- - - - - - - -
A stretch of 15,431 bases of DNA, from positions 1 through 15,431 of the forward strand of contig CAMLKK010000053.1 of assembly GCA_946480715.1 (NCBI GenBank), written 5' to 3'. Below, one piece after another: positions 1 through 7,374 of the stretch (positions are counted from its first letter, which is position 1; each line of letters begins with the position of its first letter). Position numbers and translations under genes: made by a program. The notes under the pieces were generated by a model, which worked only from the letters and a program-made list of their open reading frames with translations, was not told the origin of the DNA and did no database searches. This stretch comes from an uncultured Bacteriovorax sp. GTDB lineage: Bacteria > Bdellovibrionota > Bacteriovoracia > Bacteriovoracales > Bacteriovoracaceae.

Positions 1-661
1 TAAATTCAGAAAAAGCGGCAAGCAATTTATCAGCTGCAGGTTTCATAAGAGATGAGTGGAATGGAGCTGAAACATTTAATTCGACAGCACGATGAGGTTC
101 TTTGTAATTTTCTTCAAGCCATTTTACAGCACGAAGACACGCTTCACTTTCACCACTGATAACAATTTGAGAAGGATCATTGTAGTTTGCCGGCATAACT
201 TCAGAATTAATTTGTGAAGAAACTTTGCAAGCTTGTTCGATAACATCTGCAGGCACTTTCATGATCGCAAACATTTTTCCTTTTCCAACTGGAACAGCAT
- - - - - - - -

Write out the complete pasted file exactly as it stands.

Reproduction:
A stretch of 15,431 bases of DNA, from positions 1 through 15,431 of the forward strand of contig CAMLKK010000053.1 of assembly GCA_946480715.1 (NCBI GenBank), written 5' to 3'. Below, one piece after another: positions 1 through 7,374 of the stretch (positions are counted from its first letter, which is position 1; each line of letters begins with the position of its first letter). Position numbers and translations under genes: made by a program. The notes under the pieces were generated by a model, which worked only from the letters and a program-made list of their open reading frames with translations, was not told the origin of the DNA and did no database searches. This stretch comes from an uncultured Bacteriovorax sp. GTDB lineage: Bacteria > Bdellovibrionota > Bacteriovoracia > Bacteriovoracales > Bacteriovoracaceae.

Positions 1-661
1 TAAATTCAGAAAAAGCGGCAAGCAATTTATCAGCTGCAGGTTTCATAAGAGATGAGTGGAATGGAGCTGAAACATTTAATTCGACAGCACGATGAGGTTC
101 TTTGTAATTTTCTTCAAGCCATTTTACAGCACGAAGACACGCTTCACTTTCACCACTGATAACAATTTGAGAAGGATCATTGTAGTTTGCCGGCATAACT
201 TCAGAATTAATTTGTGAAGAAACTTTGCAAGCTTGTTCGATAACATCTGCAGGCACTTTCATGATCGCAAACATTTTTCCTTTTCCAACTGGAACAGCAT